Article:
FIG. 4A depicts one possible layout of the patterned polysilicon layer of the present invention. This particular polysilicon layout, with a relatively small number of openings 2004 in the active area, is provided for explanatory purposes. Other polysilicon configurations are possible.
FIG. 4B depicts a metal layout for gate finger electrode 2016 and composite source electrode 2015A/2015B corresponding to the polysilicon layout of FIG. 4A. Rectangular pad 2101 in FIG. 4B indicates the overlying metal gate pad. Rectangular pad 2102 indicates the overlying metal source pad.
High-voltage DMOSFET devices must be able to survive conditions of high reverse bias. Under reverse bias, the PN junction formed between the P body region of each active cell and the N material of the epitaxial layer depletes. As the PN junction depletes more and more at progressively higher reverse bias, the depletion region extends further and further away from the junction. If the depletion region has a smooth and continuous surface, a substantially constant electric field will be present throughout the surface of the depletion region. If, on the other hand, the depletion region has a nonuniform surface, localized areas of higher electric field will be present. Accordingly, the silicon in the depletion region will break down first in these localized areas of higher electric fields. Field plates are therefore used in termination areas to influence the electric fields in the underlying substrate so that the contours of the surface of the depletion region are smoother and so that the reverse bias voltage at which the device breaks down is higher.
In the above embodiment, polysilicon segment 2003C1 is electrically connected to P+ ring 2014B by way of termination metal portion 2015B. P- ring 2007, P+ ring 2014B, metal portion 2015B, and polysilicon segment 2003C1 form a termination field plate. Polysilicon segment 2003C1 of the field plate is insulated from the underlying epitaxial layer by thin oxide layer 2002. Under high reverse bias, the depletion region forms along the upper surface of epitaxial layer 2000 due to the influence of overlying polysilicon segment 2003C1.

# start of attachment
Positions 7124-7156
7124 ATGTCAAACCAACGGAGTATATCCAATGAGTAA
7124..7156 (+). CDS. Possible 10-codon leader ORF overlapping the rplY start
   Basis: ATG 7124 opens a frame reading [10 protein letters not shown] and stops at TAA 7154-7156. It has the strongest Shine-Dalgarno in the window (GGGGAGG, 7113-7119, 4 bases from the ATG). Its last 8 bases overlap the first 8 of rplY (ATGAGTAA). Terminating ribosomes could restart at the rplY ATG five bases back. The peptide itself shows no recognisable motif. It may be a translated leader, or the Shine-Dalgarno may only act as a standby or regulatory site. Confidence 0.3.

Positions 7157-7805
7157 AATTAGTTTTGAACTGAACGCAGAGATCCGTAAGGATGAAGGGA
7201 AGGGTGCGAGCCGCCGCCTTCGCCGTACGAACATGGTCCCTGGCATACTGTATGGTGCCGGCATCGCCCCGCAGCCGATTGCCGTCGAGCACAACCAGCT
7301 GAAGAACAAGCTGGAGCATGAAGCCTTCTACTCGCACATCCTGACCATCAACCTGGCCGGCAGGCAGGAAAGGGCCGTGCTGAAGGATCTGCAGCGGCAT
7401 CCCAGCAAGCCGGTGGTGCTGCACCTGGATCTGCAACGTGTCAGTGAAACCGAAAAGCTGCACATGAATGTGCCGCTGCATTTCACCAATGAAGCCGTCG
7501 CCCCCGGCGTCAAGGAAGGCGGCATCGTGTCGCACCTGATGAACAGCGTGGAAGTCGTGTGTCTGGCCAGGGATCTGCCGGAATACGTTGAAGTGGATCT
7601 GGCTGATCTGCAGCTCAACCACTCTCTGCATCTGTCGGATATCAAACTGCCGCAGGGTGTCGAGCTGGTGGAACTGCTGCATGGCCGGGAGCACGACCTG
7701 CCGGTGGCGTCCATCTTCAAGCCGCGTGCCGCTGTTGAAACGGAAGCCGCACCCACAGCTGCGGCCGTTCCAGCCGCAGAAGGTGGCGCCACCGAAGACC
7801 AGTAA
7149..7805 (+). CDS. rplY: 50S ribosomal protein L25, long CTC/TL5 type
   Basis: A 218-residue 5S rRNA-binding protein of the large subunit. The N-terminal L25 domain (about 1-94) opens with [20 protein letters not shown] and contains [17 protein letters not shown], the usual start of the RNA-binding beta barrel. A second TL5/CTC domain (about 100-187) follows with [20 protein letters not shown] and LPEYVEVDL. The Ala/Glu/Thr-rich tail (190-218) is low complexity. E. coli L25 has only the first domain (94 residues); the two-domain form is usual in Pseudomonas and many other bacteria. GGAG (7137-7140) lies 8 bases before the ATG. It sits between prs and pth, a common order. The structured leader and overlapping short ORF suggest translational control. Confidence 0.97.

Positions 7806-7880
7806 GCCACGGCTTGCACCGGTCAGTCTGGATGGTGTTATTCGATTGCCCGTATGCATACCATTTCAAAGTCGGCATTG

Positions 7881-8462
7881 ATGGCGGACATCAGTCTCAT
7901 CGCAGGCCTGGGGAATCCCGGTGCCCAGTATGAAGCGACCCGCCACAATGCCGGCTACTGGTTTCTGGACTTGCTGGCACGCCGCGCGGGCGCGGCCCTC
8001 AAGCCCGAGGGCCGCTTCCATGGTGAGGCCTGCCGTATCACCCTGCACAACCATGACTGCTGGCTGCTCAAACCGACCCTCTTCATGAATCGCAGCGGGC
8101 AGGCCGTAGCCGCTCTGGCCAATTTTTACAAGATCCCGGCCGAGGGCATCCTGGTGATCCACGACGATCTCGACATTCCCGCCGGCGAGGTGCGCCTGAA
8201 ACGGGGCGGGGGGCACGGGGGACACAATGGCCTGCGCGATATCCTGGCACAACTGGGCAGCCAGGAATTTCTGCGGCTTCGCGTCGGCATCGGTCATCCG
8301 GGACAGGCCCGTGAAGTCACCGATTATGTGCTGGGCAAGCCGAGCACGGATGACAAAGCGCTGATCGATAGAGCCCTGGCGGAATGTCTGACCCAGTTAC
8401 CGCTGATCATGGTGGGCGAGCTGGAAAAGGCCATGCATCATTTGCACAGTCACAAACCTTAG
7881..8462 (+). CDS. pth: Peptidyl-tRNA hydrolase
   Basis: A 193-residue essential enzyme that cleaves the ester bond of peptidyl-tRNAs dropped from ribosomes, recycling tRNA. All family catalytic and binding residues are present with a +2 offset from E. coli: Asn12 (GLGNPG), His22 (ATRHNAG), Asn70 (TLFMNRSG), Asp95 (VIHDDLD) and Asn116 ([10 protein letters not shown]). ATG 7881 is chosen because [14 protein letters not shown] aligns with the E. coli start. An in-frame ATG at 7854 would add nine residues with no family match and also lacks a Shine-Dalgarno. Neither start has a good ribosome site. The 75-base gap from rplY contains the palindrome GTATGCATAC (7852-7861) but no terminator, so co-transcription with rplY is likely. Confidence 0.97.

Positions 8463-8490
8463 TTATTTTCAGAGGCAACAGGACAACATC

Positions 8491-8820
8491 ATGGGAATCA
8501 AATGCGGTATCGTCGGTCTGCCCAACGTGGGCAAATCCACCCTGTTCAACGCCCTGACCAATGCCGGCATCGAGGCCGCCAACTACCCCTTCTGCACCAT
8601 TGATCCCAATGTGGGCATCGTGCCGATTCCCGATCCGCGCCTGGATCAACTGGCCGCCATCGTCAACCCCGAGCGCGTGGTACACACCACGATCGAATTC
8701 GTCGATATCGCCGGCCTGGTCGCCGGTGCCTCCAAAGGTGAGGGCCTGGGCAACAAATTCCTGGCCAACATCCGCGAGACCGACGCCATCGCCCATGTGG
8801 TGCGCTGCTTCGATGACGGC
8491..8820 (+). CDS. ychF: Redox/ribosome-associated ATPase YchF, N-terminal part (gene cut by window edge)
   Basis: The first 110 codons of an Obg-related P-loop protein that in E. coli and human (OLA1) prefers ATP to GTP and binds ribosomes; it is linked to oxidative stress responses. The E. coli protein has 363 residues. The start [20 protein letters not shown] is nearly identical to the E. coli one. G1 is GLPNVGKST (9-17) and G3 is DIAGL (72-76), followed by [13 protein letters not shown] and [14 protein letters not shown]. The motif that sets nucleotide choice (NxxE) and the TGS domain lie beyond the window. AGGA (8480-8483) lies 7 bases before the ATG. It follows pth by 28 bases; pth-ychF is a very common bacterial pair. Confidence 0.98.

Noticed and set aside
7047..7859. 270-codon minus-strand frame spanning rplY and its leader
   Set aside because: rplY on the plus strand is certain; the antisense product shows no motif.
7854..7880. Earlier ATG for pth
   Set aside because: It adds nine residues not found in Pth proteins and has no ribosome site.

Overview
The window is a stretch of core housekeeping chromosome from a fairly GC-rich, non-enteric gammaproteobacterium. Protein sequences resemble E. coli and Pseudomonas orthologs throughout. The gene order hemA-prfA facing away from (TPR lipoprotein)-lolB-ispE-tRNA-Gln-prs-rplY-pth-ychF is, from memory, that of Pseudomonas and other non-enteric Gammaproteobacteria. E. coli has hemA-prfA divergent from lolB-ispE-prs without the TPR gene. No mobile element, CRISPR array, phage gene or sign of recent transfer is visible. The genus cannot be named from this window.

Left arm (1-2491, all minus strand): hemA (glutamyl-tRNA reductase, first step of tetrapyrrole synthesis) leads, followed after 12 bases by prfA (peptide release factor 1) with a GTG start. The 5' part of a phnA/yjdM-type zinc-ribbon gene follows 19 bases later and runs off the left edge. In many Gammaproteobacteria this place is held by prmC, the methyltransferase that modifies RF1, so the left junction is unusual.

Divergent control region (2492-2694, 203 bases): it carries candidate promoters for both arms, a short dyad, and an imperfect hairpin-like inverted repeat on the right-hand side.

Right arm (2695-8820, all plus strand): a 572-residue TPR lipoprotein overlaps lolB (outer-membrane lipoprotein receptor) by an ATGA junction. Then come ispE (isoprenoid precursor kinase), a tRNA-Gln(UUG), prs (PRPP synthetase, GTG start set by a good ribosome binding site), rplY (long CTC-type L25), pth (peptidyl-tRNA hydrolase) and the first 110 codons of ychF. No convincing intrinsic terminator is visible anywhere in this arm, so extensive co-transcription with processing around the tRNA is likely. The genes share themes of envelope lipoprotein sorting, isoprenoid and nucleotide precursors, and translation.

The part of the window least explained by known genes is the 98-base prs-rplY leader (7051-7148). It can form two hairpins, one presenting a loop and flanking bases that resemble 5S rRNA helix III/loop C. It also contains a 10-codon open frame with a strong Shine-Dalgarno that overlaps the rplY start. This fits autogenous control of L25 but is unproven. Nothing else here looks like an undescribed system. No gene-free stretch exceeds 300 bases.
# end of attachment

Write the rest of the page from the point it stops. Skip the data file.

FIG. 5 shows the outline of outer contour 2100 of the depletion region in conditions of high reverse bias, where the voltage between the drain and the source is approximately 20 volts, and where the voltage between the gate and source is approximately 20 volts. FIG. 6 shows what the outer contour of the depletion region 2100 would be at approximately the same conditions of high reverse bias if polysilicon ring 2003C1 were not present. The area of localized high electric field at which the device of FIG. 5 would most likely break down is point B in FIG. 6 where P- ring 2007 reaches the top of epitaxial layer 2000 along thin oxide layer 2002. In FIG. 5, polysilicon field ring 2003C1 smoothes out the contour of the depletion region to eliminate the relatively sharp discontinuity of the depletion region at point B.